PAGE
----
Background: In this study we examine the feasibility and preliminary effectiveness of mindfulness based stress reduction adapted for delivery in an urban Federally Qualified Health Center (FQHC).
Methods: Thirty-one African- American adult women ages 18-65 with depressive symptoms enrolled to participate in an 8-week mindfulness group intervention. The primary outcome (depression) and secondary outcomes (stress, mindfulness, functioning, well-being, and depression stigma) were assessed at baseline, 8 and 16-weeks.
Results: Depressive symptoms significantly decreased from baseline to 16 weeks. A significant decrease in stress and significant increase in mindfulness was found from baseline to 8 weeks and baseline to 16 weeks. Additionally, aspects of well-being-self-acceptance and growth-significantly increased from baseline to 8-weeks. Stigma significantly increased from baseline to 8 weeks and significantly decreased from 8 to 16 weeks (all p's < 0.05).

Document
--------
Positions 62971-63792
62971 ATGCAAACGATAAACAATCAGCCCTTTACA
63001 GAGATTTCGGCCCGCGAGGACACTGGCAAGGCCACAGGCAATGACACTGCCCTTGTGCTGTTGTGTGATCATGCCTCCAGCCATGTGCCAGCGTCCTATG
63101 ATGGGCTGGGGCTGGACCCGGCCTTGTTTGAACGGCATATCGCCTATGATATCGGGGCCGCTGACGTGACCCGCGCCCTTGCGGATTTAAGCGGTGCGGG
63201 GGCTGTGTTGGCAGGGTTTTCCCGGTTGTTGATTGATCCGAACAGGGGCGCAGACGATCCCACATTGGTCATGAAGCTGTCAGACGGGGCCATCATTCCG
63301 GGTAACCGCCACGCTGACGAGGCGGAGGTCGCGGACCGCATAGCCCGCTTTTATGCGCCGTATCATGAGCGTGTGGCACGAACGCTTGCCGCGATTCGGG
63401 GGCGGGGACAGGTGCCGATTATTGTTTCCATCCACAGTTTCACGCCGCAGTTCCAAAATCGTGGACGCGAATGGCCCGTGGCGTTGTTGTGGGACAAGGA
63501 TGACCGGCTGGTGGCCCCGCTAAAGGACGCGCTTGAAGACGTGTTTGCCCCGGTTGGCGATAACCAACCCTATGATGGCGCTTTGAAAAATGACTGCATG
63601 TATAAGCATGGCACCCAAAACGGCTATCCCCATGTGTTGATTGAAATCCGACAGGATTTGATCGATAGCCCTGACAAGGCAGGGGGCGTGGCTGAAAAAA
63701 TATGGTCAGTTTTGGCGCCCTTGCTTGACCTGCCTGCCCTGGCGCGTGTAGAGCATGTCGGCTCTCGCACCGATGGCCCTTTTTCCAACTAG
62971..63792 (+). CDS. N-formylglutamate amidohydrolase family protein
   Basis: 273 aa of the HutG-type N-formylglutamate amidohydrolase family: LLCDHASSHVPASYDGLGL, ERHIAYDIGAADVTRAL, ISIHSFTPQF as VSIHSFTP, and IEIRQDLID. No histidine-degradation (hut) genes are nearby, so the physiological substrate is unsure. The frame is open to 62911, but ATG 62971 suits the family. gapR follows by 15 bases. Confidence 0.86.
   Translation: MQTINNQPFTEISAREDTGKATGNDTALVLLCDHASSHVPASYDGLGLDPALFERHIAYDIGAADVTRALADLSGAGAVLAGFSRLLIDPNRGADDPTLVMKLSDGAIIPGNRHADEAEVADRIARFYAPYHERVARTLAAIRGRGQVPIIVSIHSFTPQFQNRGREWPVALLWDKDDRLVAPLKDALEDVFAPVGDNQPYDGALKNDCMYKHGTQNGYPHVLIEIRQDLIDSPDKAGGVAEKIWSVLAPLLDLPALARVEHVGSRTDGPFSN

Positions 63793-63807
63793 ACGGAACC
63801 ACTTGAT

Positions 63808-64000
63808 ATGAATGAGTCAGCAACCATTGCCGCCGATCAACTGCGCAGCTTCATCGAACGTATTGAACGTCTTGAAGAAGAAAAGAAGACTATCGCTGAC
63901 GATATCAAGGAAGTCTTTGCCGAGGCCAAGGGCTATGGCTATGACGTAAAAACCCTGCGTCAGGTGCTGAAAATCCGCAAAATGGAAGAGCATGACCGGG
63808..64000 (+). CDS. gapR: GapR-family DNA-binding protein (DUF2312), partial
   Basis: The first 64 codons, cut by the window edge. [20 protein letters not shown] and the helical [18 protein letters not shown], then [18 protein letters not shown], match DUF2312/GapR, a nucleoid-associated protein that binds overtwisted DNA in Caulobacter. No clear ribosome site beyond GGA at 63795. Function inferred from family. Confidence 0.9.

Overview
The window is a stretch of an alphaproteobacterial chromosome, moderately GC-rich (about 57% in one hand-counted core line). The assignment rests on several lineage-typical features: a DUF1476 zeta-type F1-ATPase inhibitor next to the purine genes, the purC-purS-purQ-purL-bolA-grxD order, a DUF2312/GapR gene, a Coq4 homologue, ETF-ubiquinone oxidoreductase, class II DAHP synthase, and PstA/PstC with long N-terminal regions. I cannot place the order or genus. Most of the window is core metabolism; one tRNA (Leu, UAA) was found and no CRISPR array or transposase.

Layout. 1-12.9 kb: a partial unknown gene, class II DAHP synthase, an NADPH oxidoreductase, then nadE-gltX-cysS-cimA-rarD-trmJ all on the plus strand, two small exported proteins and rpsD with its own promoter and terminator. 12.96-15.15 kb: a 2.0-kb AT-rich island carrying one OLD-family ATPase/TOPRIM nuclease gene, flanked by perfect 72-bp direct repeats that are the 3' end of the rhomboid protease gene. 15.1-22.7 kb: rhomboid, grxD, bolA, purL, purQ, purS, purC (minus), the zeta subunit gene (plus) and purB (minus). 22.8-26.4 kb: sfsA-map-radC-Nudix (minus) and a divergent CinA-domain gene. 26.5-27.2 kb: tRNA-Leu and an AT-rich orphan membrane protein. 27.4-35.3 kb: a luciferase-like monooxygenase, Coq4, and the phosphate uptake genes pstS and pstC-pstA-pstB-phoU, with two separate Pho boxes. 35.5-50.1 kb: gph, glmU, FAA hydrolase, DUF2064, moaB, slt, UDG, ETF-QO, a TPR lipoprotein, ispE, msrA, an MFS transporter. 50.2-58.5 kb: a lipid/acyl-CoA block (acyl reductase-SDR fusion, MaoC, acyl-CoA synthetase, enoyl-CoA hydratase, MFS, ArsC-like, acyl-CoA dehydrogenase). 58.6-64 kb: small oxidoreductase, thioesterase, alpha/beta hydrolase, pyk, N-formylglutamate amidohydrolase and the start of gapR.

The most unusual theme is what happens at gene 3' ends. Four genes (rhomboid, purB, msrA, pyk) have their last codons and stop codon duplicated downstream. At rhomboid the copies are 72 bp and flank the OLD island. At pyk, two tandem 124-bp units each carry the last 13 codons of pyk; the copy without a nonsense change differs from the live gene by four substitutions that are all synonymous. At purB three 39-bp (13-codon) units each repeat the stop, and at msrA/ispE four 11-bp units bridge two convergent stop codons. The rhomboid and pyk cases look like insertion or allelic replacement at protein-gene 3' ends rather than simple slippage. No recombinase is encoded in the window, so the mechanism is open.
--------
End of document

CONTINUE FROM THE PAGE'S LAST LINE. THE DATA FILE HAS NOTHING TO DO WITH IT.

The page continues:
Conclusions: Mindfulness-based interventions implemented in FQHCs may increase access to effective treatments for mental health symptoms.
Keywords: Depression; Disadvantaged; Mental health; Mindfulness; Race/ethnicity; Women.
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